The new movement that revolves around “being aware of injustice” is an opportunity to rethink the debate about what makes us the same, and yet individual.
Similar to how the #MeToo movement shook up the male hegemonic order just over two years ago, the Black Lives Matter movement has more recently been shaking up white hegemony. The story begins, again, in the United States, but its echoes reach the entire Western world. There is a part of society that celebrates this global awakening to ethnic or racial discrimination, which are just two of discrimination’s many faces, all of which lead to unequal opportunities and, therefore, socioeconomic inequality. The word that both supporters and detractors of BLM use to define those who align themselves with the movement is “woke”: awake. In 2017, the Oxford English Dictionary included this word among its neologisms, defining it in its second meaning as “alert to racial or social discrimination and injustice,” although the term was used in this sense as early as the 1940s. The more recent use of “woke” tends to be intersectional: It understands the multilayered and often mutually reinforcing dimensions of discrimination based on skin color, ethnic origin, social class, sex, sexuality or place of birth.
For critics, “wokeness” is a progressive ideology that has lost its universal essence, and which therefore indulges in secondary or nonessential issues — first feminism and now anti-racism — that do little more than sow discord and polarize society. In Europe, the rejection of this newly minted progressivism is especially strong in France, where controversy has developed around what is known as “Islamo-leftism,” a pejorative term used by the extreme right and taken up by the government of Emmanuel Macron. With the backdrop of the brutal murder of high school professor Samuel Paty at the hands of a young jihadi, the minister of higher education, research and innovation, Frédérique Vidal, generated enormous controversy last February by denouncing Islamo-leftism as the “gangrene of society as a whole, to which the university is not impervious.” She said these words while announcing an internal investigation to discern what is academic research and what is militancy.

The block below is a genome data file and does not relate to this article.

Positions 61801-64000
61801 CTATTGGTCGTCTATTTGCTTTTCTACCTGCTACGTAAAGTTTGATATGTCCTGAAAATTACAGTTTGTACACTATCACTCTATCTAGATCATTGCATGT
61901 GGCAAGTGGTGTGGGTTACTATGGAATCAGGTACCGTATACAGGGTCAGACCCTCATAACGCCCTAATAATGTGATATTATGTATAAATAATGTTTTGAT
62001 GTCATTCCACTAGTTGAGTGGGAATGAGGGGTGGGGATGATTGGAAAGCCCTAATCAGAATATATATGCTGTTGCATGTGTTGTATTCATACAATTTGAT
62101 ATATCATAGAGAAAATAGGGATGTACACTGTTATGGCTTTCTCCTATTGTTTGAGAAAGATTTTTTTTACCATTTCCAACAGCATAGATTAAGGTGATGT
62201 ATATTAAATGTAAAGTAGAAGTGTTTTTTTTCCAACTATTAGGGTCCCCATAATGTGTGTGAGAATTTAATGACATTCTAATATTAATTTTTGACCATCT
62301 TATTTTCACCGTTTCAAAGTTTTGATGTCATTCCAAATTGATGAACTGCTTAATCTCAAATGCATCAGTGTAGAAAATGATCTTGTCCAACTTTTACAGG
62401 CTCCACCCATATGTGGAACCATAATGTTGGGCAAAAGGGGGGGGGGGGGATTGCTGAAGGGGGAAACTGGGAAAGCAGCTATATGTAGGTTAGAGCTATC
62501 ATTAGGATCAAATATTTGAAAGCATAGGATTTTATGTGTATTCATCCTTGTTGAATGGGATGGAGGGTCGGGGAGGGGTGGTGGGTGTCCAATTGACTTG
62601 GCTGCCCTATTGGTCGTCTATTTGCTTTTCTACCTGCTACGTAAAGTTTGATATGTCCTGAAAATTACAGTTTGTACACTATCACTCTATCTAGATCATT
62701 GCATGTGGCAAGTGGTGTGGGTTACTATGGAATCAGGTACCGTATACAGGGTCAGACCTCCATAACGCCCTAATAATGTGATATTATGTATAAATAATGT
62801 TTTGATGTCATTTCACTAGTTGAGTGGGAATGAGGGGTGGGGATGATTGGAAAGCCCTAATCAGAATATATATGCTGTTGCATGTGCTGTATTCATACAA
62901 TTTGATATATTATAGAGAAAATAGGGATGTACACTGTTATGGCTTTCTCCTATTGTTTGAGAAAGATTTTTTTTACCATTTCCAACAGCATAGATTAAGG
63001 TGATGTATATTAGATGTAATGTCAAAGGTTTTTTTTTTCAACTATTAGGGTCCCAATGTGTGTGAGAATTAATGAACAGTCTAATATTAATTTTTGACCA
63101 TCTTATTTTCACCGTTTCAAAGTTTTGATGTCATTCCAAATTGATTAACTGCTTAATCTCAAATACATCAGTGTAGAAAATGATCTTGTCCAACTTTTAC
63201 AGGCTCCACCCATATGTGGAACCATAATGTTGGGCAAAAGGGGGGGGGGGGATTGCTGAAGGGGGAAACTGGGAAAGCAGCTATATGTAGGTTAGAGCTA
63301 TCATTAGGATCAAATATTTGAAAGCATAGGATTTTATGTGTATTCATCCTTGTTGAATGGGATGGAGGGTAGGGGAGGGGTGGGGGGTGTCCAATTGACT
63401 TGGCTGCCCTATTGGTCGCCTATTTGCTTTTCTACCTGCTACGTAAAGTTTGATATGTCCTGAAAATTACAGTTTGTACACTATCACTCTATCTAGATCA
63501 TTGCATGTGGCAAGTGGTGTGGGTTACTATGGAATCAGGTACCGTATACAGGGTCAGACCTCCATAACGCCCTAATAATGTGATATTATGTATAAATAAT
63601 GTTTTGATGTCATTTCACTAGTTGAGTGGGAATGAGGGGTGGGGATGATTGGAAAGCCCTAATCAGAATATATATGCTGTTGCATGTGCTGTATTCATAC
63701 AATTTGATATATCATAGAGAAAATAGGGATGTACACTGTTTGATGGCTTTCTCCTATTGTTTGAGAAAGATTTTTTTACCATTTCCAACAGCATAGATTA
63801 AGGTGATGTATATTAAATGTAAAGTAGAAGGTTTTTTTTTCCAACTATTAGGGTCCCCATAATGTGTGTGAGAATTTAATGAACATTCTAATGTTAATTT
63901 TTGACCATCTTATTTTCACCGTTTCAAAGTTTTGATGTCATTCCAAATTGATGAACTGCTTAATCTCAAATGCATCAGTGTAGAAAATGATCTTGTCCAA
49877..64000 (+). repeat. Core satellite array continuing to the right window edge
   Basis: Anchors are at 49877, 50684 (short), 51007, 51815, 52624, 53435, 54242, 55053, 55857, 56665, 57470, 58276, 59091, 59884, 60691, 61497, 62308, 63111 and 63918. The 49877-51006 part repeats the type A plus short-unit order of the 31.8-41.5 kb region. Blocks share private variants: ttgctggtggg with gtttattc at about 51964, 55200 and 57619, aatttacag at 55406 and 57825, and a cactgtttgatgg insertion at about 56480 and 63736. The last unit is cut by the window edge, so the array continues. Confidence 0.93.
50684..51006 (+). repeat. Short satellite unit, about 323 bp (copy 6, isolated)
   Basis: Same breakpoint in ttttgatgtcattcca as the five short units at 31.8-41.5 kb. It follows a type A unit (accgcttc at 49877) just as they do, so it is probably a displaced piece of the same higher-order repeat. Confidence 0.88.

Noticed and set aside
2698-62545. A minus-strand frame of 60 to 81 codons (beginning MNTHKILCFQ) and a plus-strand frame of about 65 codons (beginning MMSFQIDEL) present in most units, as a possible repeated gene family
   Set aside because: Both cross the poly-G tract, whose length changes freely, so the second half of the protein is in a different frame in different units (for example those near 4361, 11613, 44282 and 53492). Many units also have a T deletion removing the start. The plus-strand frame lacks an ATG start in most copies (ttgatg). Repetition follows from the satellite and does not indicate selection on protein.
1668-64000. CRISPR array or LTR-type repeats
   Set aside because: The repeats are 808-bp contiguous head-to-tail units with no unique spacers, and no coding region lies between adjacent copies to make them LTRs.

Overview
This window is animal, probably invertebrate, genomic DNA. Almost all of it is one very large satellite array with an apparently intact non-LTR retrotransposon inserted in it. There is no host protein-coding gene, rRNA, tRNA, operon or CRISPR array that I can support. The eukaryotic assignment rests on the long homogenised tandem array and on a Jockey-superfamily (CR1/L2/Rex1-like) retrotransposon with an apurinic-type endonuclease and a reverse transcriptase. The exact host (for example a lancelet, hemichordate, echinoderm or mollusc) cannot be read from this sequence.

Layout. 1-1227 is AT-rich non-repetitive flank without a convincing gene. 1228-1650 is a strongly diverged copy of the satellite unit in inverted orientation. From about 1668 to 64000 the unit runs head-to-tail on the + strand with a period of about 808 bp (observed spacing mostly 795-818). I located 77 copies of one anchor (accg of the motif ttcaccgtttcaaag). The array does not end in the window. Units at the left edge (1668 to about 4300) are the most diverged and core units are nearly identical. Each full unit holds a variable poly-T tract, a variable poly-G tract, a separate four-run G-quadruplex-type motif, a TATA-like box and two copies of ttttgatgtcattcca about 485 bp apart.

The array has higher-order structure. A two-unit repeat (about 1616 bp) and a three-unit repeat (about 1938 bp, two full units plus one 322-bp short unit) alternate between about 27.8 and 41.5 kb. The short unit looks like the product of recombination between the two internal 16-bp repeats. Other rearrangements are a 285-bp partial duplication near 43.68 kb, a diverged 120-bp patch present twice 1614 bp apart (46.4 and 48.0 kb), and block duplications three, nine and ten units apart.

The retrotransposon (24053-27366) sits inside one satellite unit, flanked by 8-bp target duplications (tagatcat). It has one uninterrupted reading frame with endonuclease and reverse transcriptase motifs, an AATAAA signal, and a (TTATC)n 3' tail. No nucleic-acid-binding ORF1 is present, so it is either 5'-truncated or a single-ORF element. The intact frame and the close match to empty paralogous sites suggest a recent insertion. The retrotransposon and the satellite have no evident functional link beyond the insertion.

On a previous occasion, the minister of national education, Jean-Michel Blanquer, had argued that “we must fight against an intellectual model that comes from American universities with intersectional theses that seek to essentialize communities and identities. These ideas are diametrically opposed to our republican model that postulates equality among human beings, regardless of their characteristics of origin, sex, religion.” He added, regarding the American system, “It is the breeding ground for the fragmentation of our society and a vision of the world that converges with the interests of Islamists.”
In the eye of the hurricane stand postcolonial theories, but also, in general, any intersectional approach to inequality. The angry reaction to Vidal’s statements by a good number of academics, the French Rectors’ Conference and the French National Center for Scientific Research itself did not take long to appear. Some denounced a government that seeks to restrict academic freedom in the name of that same academic freedom. Others spoke of the Macron government’s strategy of agitating a culture war in order to distract public opinion away from the deplorable situation of university students during the pandemic and, along the way, compete in the electoral fishing ground of the extreme right. Still others found it ridiculous to give so much power to a small number of researchers engaged in deconstructing the French colonial past and its current legacy. In any case, even though some voices on the left denounce these statements, the damage has already been done: In public opinion, a complicity, if not a causal chain, has been established between academic research on colonial processes, anti-racist activism, Islamic fundamentalism and, finally, jihadi terrorism. It’s an old and dangerous strategy, the voices lament, not very different from when governments and political parties spoke about a “Judeo-Bolshevik conspiracy” in the 1930s.